In 1979, Frankenthaler traveled west and was introduced to the gallery and studio Mixografia, where she would eventually produce a series of serene and exuberant prints.
I fear that the visual culture in which these works were admired is now one of those distant “you had to be there” moments, which are impossible to reconstruct.
This season of the Recording Artists podcast, hosted by Helen Molesworth, explores what it has meant to be a woman and artist through the lives of six iconic artists.
The summer hues of coastal Massachusetts deeply influenced Frankenthaler; its landscapes and seashores would become her muses for more than a decade.
The Venice Biennale’s official exhibition, May You Live In Interesting Times, presents art that speaks to the present, not in the direct fashion of journalism, but in ways that can challenge existing habits of thought.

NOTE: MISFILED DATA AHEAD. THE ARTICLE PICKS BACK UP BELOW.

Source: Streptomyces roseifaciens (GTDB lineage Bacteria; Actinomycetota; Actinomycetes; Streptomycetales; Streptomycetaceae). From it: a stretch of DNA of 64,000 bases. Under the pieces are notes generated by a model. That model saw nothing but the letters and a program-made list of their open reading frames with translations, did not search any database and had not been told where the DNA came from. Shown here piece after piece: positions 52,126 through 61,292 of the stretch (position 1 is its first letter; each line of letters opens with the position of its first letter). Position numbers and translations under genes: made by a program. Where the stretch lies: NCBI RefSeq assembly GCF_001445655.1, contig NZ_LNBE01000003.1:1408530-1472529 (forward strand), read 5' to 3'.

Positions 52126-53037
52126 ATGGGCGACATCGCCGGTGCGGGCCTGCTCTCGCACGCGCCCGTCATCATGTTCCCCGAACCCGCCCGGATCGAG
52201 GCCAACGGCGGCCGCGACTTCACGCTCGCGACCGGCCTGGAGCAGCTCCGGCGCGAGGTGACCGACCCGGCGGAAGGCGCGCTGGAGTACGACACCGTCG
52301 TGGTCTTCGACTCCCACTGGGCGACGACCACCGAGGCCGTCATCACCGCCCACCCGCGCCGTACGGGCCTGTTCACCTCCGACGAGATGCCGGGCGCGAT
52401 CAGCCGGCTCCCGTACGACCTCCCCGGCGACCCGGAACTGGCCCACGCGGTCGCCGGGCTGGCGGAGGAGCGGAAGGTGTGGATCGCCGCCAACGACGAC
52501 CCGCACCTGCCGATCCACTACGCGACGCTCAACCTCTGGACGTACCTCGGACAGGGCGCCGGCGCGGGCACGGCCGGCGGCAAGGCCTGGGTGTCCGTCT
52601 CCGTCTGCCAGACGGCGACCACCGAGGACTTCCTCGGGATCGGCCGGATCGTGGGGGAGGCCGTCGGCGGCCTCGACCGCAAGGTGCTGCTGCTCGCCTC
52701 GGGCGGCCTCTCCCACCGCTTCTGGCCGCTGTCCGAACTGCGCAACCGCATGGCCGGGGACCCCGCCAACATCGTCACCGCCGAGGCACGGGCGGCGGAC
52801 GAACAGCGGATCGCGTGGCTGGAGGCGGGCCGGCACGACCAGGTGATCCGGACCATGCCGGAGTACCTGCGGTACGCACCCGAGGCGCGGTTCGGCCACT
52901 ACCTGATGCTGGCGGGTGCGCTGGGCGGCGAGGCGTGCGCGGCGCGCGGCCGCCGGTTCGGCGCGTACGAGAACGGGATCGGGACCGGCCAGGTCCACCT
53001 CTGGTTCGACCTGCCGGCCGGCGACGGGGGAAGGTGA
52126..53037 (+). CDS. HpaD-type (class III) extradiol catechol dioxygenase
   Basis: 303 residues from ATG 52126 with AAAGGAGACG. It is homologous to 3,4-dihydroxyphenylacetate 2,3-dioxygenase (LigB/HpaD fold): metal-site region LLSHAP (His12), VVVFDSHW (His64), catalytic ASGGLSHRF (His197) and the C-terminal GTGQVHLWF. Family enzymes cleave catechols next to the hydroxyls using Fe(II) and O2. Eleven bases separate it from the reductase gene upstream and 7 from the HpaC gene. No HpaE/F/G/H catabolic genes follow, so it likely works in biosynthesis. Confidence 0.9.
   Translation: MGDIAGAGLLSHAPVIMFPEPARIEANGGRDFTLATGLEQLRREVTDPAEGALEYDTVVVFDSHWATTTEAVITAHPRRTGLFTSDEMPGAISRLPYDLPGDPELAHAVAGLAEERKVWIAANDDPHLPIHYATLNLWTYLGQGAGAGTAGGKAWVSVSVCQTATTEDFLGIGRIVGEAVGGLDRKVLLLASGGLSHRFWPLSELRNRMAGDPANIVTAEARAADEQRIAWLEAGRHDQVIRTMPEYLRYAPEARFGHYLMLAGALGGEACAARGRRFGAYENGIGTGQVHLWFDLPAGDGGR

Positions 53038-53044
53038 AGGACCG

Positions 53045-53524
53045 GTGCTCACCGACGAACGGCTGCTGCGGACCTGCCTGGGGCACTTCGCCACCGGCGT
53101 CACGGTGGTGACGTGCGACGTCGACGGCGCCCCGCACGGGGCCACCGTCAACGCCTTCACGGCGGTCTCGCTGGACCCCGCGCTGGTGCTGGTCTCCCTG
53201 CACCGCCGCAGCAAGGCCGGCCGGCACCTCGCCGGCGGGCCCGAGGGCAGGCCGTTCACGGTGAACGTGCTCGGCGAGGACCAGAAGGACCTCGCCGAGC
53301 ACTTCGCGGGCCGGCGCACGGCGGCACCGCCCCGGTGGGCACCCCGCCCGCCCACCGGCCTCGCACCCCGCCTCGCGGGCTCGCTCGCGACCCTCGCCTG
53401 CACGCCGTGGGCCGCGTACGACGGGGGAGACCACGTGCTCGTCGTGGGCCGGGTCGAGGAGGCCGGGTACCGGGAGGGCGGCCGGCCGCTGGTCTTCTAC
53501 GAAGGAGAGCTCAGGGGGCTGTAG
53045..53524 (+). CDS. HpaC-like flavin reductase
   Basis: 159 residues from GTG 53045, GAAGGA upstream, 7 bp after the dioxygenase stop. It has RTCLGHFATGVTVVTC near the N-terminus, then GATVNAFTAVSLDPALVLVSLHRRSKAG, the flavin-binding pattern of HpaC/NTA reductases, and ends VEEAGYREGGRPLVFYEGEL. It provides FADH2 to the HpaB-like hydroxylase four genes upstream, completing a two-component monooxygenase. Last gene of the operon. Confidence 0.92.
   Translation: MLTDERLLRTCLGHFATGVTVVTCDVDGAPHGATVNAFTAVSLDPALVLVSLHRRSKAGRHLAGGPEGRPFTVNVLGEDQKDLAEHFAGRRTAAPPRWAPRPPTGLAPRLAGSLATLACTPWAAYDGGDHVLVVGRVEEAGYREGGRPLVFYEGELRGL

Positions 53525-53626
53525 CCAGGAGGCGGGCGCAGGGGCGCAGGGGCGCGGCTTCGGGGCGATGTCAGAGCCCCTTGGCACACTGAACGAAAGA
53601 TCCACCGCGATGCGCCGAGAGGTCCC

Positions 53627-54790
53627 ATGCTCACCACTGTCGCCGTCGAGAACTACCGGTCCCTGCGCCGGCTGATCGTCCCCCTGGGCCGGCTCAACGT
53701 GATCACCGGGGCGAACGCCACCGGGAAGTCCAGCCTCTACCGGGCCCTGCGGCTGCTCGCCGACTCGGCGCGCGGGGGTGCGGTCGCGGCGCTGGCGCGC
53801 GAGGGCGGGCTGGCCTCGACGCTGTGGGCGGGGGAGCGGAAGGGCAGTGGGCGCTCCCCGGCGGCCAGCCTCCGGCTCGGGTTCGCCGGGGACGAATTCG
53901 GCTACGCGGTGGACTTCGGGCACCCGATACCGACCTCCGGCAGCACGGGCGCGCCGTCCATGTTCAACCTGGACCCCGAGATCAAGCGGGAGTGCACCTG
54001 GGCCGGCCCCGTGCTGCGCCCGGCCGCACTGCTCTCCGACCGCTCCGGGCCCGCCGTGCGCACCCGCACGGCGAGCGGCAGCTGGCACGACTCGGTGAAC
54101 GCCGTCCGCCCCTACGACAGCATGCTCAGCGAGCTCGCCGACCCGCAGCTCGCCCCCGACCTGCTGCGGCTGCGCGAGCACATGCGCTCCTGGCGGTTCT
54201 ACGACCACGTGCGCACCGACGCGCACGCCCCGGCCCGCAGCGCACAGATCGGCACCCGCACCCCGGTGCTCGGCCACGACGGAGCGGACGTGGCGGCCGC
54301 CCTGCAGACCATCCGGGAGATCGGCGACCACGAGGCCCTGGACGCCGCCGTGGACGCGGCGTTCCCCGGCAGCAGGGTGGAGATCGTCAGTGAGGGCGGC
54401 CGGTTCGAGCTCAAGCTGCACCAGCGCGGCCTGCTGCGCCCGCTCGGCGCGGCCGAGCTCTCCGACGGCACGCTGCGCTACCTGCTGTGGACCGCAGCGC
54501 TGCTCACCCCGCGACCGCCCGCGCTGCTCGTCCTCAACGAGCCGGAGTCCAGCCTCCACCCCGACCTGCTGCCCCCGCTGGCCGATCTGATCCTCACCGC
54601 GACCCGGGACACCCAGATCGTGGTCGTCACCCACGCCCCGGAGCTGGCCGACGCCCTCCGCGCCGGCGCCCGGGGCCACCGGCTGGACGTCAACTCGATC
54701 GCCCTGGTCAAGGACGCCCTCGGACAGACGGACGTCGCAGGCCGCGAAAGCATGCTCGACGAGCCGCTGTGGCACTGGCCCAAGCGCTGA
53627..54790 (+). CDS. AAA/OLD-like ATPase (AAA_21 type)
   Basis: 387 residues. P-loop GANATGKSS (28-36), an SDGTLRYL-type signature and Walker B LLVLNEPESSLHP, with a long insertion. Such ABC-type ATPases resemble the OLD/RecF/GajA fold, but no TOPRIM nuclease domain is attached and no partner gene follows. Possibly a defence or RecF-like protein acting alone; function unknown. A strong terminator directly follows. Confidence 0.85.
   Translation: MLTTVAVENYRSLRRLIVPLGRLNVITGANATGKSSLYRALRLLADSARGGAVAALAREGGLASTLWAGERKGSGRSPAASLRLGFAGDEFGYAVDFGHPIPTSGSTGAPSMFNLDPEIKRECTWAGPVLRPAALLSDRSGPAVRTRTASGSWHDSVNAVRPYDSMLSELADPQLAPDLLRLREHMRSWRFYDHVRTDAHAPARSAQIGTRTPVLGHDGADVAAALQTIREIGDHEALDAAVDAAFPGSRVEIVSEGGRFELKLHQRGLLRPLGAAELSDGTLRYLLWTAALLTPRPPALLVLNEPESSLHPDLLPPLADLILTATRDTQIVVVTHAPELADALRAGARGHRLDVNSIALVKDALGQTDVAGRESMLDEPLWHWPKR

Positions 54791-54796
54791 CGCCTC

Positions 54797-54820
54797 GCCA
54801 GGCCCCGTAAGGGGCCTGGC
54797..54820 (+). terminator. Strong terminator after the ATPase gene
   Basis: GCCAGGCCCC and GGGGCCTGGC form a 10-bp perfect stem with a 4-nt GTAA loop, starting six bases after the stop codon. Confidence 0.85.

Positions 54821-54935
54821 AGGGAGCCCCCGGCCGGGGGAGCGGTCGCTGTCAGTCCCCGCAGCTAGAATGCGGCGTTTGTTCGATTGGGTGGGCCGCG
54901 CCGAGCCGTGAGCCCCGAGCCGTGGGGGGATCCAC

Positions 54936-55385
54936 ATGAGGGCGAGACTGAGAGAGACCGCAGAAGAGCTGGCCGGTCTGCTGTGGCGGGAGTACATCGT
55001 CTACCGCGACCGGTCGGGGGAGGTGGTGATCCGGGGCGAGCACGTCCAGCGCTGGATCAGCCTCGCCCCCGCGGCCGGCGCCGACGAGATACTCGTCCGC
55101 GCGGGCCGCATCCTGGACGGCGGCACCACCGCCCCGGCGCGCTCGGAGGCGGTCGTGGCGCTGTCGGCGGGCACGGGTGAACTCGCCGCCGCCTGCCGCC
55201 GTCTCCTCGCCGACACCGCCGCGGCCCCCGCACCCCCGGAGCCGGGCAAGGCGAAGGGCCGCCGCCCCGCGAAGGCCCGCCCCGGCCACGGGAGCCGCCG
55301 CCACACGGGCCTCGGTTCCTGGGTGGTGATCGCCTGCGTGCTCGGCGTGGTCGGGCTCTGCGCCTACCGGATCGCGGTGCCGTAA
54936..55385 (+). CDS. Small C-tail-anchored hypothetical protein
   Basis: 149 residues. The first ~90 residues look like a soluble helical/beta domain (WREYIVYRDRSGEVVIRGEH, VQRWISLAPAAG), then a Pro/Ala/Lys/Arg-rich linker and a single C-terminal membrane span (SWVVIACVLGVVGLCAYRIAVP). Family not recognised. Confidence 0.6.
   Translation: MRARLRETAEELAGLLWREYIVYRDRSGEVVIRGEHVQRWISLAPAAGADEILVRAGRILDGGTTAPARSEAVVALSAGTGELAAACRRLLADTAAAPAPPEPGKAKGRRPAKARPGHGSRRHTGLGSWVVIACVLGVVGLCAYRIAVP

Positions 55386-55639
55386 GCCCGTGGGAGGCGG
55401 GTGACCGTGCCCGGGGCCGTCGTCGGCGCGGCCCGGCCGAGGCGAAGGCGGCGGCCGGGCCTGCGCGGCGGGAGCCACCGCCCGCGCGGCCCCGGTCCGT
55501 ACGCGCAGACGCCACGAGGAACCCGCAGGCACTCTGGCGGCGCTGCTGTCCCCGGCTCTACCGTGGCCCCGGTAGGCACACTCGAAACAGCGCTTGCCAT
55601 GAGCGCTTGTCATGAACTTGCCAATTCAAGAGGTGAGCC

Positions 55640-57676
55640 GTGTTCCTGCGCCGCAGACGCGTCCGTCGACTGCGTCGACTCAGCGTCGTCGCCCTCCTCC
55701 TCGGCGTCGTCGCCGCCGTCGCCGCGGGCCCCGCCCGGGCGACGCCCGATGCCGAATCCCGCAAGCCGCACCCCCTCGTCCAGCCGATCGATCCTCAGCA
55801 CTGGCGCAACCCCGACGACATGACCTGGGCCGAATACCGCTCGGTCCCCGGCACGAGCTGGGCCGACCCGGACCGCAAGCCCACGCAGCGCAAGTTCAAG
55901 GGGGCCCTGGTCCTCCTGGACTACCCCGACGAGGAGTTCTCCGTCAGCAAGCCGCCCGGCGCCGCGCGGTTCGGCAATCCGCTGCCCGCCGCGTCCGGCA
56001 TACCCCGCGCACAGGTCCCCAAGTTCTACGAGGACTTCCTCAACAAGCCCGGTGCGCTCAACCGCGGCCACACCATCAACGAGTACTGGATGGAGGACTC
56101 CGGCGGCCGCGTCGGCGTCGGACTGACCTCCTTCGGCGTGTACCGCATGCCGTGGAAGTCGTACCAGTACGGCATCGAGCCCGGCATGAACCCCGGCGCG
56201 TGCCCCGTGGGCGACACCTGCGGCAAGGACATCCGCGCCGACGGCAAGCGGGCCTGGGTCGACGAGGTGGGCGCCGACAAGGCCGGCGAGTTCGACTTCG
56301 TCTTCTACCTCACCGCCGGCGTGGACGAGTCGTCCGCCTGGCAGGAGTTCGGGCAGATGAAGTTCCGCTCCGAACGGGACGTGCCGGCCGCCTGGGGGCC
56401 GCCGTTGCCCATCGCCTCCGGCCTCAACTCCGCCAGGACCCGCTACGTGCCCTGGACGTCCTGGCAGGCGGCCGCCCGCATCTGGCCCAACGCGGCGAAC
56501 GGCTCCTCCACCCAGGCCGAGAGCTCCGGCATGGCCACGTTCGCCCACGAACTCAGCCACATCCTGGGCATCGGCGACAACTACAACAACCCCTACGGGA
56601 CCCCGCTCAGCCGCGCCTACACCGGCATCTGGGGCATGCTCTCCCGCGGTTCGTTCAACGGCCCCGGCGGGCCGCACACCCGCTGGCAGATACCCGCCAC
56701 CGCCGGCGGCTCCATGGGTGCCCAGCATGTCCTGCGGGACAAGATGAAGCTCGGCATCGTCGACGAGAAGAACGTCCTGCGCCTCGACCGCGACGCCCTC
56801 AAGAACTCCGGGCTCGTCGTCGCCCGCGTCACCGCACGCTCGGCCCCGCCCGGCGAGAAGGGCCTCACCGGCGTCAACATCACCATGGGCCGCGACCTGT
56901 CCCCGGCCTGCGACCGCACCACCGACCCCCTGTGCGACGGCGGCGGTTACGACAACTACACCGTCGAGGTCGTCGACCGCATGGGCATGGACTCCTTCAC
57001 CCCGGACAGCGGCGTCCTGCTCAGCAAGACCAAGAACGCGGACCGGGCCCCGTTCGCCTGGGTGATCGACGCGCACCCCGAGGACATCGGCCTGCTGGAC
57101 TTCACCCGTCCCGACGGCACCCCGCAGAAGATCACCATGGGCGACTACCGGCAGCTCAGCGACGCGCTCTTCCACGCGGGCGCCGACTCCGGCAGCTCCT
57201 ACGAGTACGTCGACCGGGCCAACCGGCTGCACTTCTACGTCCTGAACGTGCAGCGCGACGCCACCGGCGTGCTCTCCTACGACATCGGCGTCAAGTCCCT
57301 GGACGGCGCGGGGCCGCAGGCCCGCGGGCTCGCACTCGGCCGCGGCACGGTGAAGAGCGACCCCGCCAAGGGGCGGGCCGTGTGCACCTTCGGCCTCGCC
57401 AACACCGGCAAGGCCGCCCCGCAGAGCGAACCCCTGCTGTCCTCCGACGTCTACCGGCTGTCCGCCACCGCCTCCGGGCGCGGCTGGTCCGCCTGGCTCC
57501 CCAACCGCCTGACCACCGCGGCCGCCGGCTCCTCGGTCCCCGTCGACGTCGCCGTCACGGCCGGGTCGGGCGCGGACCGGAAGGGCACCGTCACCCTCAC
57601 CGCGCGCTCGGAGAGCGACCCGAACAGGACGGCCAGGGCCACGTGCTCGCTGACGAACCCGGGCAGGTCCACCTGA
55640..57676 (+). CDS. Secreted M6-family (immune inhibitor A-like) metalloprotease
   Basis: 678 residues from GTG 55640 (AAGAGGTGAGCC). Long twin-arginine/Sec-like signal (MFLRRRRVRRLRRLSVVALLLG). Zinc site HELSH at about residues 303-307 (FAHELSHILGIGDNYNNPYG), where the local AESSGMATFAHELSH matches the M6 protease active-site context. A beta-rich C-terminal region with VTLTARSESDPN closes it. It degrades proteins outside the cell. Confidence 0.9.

Spilling Over: Painting in the 1960s at the Whitney Museum expands the common understanding of a pivot point in American art, while basking unapologetically in the pure pleasure of looking.
When an exhibition is as puzzling as this one, it’s useful to step aside and reflect.
Mary Gabriel charts the Abstract Expressionist movement through the lives of its five most prominent female painters in her newest work of biography, Ninth Street Women.
At one time or other these women’s craft was either considered lowbrow or was measured against the work of male contemporaries.
A year of truth-telling and electric painting.
Dual retrospectives of paintings and woodcuts underscore Frankenthaler’s restless experimentation in image and materials.
DENVER — The paintings in Women of Abstract Expressionism at the Denver Art Museum are rich with emotion, monumental in scale, and totally original.